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The Pentagon Wants To Buy A Dozen F-15X Fighters The Air Force Doesn't Even Want
Brace yourselves: the Department of Defense is eyeing a brand new variant of the storied F-15 Eagle to rule the skies, the U.S. military's first purchase of the storied aircraft in more than 15 years.
Bloomberg Government reports that the Pentagon plans on asking lawmakers for $1.2 billion to procure 12 Boeing's F-15X fighters as part of its fiscal year 2020 budget request. The request, if approved, would be the Air Force's first F-15 purchase since 2001, when it snatched up a handful of F-15E Strike Eagle variants.
The proposed variant of the 45-year-old fourth-generation fighter, whose existence was first reported by Defense One in July, was described by The War Zone as the product of a "quiet" inquiry to Boeing and Lockheed Martin regarding a new aircraft that "could seamlessly plug into their existing air combat infrastructure as part of better-defined high-low capability mix strategy."
Here are some of the technical details of the F-15X's technical details and intended capabilities, courtesy of the War Zone:
The F-15X configuration is impressive as it includes a flat-panel glass cockpit, JHMCS II helmet mounted display (HMD), revised internal wing structure, fly-by-wire controls, APG-82 AESA radar, activation of outer wing stations one and nine, advanced mission computer, low-profile heads-up display, updated radio and satellite communications, the highly advanced Eagle Passive Active Warning Survivability System (EPAWSS) electronic warfare and electronic surveillance suite, Legion Pod-mounted infrared search and track system (IRST) and the list goes on.
With the help of the company's new AMBER missile carrying racks, the F-15X will be able to carry a whopping 22 air-to-air missiles during a single sortie. Alternatively, it could fly with eight air-to-air missiles and 28 Small Diameter Bombs (SDBs), or up to seven 2,000lb bombs and eight air-to-air missiles. We are talking crazy weapons hauling capabilities here. Keep in mind that the F-15C/D Eagle can carry eight air-to-air missiles currently, and the penultimate Eagle variant that is currently being built, the F-15SA, can carry a dozen.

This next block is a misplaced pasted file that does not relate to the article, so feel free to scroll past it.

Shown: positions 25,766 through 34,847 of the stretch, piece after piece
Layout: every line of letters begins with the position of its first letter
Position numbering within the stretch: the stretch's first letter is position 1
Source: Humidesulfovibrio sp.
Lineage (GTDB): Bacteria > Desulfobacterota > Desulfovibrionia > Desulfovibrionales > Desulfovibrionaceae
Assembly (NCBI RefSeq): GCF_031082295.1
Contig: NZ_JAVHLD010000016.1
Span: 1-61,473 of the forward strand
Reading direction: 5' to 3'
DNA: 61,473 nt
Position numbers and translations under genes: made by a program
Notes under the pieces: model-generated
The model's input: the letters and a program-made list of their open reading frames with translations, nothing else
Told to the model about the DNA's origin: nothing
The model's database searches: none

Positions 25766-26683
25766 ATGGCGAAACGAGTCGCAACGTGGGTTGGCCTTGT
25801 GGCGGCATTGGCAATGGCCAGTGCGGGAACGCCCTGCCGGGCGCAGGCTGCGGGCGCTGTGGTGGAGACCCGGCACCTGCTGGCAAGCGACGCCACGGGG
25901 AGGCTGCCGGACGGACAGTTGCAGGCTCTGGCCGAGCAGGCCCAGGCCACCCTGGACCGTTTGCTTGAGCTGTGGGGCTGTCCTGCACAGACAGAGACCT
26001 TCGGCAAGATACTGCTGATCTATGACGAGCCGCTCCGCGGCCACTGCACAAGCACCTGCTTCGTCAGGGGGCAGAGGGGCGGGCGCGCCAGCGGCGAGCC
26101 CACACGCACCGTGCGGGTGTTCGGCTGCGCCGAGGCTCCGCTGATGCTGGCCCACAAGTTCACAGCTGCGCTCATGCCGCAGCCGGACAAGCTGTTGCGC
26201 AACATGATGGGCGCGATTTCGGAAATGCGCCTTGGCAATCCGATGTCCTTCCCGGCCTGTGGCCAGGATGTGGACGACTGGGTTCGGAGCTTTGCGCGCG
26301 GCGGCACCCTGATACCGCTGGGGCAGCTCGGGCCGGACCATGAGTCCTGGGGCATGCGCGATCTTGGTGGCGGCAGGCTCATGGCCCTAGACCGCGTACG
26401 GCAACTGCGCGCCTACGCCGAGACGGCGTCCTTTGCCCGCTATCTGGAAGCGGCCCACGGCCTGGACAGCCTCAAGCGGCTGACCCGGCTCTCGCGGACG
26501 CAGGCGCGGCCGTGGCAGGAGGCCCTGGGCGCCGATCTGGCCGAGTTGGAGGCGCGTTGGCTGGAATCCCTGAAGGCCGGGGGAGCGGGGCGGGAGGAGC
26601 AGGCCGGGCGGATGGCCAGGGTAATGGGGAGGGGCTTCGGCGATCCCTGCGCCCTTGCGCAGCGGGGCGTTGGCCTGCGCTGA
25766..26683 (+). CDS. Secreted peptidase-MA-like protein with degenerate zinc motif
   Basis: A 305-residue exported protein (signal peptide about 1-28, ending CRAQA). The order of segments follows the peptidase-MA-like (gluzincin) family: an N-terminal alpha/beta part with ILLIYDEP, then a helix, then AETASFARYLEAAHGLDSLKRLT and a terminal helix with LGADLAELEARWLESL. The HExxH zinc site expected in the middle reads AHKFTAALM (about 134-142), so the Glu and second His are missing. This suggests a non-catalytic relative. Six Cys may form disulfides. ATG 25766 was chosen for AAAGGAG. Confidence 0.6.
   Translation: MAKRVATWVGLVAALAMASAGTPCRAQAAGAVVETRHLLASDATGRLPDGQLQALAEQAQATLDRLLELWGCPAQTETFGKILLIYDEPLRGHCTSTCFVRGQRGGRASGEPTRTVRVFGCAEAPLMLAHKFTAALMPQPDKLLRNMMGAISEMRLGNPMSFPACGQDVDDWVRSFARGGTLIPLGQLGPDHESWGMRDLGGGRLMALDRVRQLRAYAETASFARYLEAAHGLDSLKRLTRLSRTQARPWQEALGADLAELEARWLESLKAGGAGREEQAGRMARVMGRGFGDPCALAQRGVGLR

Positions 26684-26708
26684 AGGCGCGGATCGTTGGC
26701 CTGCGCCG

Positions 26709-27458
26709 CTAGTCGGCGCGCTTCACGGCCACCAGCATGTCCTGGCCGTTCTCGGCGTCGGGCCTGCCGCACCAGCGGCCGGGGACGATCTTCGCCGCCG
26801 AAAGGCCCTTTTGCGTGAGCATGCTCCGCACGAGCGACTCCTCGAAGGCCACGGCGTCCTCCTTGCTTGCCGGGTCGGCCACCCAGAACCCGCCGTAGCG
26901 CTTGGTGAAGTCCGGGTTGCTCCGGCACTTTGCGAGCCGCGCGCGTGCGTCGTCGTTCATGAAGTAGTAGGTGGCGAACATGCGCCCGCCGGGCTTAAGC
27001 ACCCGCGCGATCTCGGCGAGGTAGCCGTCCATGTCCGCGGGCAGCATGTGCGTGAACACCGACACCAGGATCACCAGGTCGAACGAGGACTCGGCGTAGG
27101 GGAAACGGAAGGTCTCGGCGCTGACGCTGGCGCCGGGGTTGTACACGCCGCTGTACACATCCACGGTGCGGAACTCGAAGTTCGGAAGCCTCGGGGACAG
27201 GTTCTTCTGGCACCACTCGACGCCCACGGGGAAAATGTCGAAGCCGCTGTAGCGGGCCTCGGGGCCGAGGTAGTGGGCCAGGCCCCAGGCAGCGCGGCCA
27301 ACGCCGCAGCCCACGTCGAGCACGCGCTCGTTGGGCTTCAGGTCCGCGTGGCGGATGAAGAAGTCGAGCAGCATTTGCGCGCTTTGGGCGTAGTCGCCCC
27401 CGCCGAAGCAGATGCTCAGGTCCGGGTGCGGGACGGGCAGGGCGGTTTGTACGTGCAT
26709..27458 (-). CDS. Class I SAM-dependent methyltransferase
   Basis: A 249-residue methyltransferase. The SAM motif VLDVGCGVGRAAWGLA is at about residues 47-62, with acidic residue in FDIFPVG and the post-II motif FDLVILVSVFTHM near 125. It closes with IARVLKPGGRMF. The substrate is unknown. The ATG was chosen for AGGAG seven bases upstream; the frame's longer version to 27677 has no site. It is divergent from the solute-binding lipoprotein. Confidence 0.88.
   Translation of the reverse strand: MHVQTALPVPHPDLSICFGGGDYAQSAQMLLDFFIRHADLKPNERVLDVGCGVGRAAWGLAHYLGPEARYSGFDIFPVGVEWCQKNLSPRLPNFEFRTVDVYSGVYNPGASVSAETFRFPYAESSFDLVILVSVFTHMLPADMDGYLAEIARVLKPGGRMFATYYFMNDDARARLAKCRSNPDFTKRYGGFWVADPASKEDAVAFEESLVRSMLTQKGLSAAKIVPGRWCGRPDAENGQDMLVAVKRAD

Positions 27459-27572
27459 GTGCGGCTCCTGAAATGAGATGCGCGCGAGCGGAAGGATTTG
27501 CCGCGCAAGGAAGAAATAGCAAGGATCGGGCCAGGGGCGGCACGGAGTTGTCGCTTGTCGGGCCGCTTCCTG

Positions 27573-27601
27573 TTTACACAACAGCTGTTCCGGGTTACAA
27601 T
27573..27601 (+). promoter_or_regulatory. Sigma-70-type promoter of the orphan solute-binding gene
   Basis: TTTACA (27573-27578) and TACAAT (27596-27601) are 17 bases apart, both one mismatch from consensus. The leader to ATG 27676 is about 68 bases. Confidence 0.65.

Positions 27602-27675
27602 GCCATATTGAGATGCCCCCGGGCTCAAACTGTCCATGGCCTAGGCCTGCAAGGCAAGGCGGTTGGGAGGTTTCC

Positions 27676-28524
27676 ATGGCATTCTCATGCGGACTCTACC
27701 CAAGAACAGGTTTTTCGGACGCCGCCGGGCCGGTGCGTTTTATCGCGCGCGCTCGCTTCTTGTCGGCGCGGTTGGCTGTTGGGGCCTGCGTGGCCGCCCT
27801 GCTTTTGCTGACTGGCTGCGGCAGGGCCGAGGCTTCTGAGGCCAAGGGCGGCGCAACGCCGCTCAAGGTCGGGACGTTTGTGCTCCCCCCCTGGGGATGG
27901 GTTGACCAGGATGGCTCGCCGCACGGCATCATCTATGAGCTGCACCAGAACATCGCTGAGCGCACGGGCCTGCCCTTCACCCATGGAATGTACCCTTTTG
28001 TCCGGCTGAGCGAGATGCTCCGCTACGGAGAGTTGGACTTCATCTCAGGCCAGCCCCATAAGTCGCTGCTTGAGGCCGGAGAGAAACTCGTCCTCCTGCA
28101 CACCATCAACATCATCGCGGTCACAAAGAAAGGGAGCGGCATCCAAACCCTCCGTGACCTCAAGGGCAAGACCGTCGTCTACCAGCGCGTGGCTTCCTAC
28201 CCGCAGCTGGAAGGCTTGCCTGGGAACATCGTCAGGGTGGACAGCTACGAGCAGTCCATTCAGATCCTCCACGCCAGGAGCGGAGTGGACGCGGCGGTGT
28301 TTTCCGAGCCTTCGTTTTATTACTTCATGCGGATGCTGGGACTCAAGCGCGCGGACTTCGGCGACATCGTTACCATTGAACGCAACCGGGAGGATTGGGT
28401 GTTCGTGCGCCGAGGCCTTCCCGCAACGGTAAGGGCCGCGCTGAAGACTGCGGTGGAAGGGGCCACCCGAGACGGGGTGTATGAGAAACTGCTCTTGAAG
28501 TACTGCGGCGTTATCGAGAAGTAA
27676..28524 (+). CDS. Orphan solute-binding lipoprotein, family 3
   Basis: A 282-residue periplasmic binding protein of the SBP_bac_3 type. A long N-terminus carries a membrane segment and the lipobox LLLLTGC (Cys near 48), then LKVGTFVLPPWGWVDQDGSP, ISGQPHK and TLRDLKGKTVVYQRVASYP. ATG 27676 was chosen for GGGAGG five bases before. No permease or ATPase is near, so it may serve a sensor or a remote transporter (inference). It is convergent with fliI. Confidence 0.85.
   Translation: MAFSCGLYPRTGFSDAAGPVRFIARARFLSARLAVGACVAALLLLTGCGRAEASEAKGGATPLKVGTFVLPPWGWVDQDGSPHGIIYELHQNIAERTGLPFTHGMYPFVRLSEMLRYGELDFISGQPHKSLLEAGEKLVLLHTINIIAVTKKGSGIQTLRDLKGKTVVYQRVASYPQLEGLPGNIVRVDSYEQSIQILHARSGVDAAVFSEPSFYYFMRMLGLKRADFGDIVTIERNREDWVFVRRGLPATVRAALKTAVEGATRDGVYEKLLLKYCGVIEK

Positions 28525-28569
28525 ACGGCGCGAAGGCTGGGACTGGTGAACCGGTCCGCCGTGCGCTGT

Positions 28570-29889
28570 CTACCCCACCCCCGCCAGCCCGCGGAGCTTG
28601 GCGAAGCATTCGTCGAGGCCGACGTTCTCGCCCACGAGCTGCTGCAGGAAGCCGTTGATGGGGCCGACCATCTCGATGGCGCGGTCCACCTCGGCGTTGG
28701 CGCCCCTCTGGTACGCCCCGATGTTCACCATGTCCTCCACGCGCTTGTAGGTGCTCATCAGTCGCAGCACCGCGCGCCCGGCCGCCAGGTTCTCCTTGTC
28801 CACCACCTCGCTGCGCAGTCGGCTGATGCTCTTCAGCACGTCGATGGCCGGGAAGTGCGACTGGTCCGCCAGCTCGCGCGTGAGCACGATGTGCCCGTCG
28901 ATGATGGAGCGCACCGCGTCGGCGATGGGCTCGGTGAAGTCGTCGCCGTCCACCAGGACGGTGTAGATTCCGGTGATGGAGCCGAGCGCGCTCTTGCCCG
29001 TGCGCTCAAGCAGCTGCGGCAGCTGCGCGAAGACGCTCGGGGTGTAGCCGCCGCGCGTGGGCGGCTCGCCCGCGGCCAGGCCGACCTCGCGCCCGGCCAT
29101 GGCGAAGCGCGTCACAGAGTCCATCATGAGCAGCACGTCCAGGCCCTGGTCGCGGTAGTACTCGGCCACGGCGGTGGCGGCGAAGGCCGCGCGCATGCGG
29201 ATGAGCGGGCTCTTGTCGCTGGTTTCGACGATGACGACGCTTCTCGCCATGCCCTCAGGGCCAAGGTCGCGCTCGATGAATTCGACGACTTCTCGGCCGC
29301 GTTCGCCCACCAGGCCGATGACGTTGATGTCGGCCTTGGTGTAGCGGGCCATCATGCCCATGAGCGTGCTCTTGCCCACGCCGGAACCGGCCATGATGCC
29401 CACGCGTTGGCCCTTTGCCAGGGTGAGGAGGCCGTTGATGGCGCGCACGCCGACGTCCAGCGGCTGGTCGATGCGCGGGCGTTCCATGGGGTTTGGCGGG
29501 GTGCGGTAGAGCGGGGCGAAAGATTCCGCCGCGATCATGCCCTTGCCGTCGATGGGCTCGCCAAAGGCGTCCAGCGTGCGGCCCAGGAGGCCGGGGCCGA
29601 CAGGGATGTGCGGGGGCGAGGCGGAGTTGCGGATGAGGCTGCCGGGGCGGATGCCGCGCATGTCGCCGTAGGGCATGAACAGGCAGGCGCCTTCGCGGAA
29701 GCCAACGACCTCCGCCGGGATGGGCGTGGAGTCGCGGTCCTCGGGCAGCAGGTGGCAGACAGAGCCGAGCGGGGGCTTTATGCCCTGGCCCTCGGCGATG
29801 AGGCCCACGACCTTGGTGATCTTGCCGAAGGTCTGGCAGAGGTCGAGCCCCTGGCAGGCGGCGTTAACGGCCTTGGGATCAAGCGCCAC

If purchased, the F-15X aircraft will reportedly end up in the hands of several Air National Guard units as a replacement for the service's current F-15C aircraft. But at the moment, it appears any acquisition of the advanced F-15 variant will prove an uphill battle within the Pentagon.
According to Bloomberg Government, the push for the new aircraft came from senior leaders within the Pentagon like deputy secretary of defense Pat Shanahan "and not the Air Force, which would be flying the planes."
Indeed, Air Force Secretary Heather Wilson in September stated that the Air Force had no interest in picking up the fourth-generation F-15X, preferring instead to invest in expanding its fleet of fifth-generation F-35 Joint Strike Fighters.
“We are currently 80 percent fourth-gen aircraft and 20 percent fifth-generation aircraft,” Wilson told Defense News in a Sept. 5 interview. “In any of the fights that we have been asked to plan for, more fifth gen aircraft make a huge difference, and we think that getting to 50-50 means not buying new fourth-gen aircraft, it means continuing to increase the fifth generation.”
The National Interest's Dave Majumdar put the Air Force's skepticism more bluntly: “It’s amazing this Boeing sales pitch is being swallowed hook, line, and sinker by the trade press . . . The Air Force will never buy this jet. It is useless inside heavily defended airspace if we are dealing with any sort of real military force.”
A military plane crashed in North Carolina on Monday, according to the Marine Corps.
The pilot safely ejected before the crash in Craven County, and no deaths have been reported, according to a Facebook post from the 2nd Marine Aircraft Wing.
A soldier convicted of murdering an Afghan civilian just left Leavenworth after 8 years — with hope for a Trump pardon
A U.S. Army National Guardsman convicted of murder in the 2010 fatal shooting of an Afghan man was released Monday morning from a military prison at Fort Leavenworth.
As a white van carried Sgt. Derrick Miller to a parking lot at the U.S. Disciplinary Barracks, the guardsman's mother, Renee Myers, held an American flag and excitedly said: "Ah, my baby."
"Hey, mom," Miller said as he stepped out of the van after eight years in military prison. He rubbed her back as the two embraced.
Miller's release comes as President Donald Trump is said to be considering pardons for several military members accused or convicted of war crimes, The New York Times reported Saturday.
The state with the most active-duty US troops is also too expensive for veterans to retire, study say
California's high cost of living makes it a difficult place for retired military service members to settle down, according to an annual report by financial services website WalletHub.
California — home to the largest number of active-duty troops in the nation — fares poorly in the survey when it comes to affordable housing, homelessness and the proportion of of businesses in the state that are owned by veterans.
WASHINGTON (Reuters) - Hundreds of members of the U.S. Congress signed a letter to President Donald Trump on Monday arguing that the United States should remain engaged with the conflict in Syria, saying they were "deeply concerned" about extremist groups in the country.